1117387 Ontario Inc., by court order in October 2003, was placed under receivership for defaulting on payment of a mortgage. In October 2008, the Court was asked to approve the receiver’s third report and the proposed sale of the mortgaged lands. A complicating factor was that the mortgaged lands were subject to environmental contamination as a result of a neighbouring oil and gas facility. Further complicating the matter was that the receiver’s proposal was for the sale of the lands to that same oil and gas facility, and final settlement of the pre-receivership contamination claims for, total compensation of $200,000.00.

The mortgagee, National Trust Co., was in support of the receiver’s proposal, but the debtor and the guarantor were opposed. They argued the sale price was too low, that the debt to National Trust would not be covered, and that the deficiency that was to result was due to the misadministration of the property by the receiver. The debtor and guarantor also argued that the settlement with the oil and gas company was insufficient, or that at least they should be permitted to continue action against the oil and gas company as well as the receiver following the Court’s ruling.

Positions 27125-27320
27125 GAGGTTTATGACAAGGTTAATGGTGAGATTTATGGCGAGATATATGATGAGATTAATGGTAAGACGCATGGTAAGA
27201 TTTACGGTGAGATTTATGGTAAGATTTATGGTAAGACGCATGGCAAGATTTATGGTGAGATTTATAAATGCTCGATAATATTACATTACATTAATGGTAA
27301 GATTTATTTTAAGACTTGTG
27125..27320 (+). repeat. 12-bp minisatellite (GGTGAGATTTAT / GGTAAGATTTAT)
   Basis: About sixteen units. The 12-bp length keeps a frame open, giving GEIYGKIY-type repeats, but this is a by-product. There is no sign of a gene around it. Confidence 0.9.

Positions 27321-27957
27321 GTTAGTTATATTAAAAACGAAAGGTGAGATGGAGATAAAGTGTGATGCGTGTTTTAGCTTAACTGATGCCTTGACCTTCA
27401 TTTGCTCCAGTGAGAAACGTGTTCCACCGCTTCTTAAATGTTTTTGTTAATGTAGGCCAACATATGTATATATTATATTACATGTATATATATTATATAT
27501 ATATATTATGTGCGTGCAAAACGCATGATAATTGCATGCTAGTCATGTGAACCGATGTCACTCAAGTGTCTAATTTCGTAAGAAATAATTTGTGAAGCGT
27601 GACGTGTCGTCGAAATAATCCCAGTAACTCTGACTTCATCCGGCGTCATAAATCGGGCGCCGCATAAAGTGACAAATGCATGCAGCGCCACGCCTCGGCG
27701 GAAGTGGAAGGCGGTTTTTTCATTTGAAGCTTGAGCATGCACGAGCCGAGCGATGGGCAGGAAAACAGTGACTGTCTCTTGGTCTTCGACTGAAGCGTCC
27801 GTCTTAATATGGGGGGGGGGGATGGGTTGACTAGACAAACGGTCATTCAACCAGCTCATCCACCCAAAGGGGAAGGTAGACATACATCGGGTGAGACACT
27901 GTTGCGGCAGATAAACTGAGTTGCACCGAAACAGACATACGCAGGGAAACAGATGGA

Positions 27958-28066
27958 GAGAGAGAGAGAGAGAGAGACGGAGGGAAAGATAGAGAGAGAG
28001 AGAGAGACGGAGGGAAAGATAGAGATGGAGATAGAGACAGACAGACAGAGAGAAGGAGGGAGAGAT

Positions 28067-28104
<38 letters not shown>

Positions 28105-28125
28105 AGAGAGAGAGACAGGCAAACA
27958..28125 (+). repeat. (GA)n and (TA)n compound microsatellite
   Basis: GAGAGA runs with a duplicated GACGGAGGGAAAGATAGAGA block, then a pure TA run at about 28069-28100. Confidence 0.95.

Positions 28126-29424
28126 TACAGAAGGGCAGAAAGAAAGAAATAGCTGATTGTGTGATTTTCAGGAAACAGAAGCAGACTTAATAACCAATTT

The Court considered the case of Crown Trust Co. v. Rosenberg (1986), 39 D.L.R. (4th) 526 (Ont. H.C.) and adopted the following premise (from 548):

The court should not proceed against the recommendations of its Receiver except in special circumstances and where the necessity and propriety of doing so are plain. Any other rule or approach would emasculate the role of the Receiver and make it almost inevitable that the final negotiation of every sale would take place on the motion for approval.

The Court was concerned with determining if the receiver adopted a reasonable and prudent process in arriving at the determined sale and settlement amounts. The Court considered the facts of the case and determined it would be duplicitous and unnecessary for the Court to effectively interfere with the chosen business mechanisms of the receiver. The Court considered both the sale price and the settlement amount to have been determined by reasonable means and therefore to be approved notwithstanding the dispute of the debtor and guarantor.

The Court, in considering the debtor’s request for leave to bring further action against the receiver and the oil and gas company, found the rule to be that a party should not generally be denied the option to bring an action against a receiver except where the action would be without foundation, frivolous, or vexatious. On the evidence, the Court was satisfied that, although the applicant may have difficulty succeeding, there was a potential basis for a claim and damages. It was not in the Court’s purview to look beyond whether the claim would be foundationless, frivolous, or vexatious.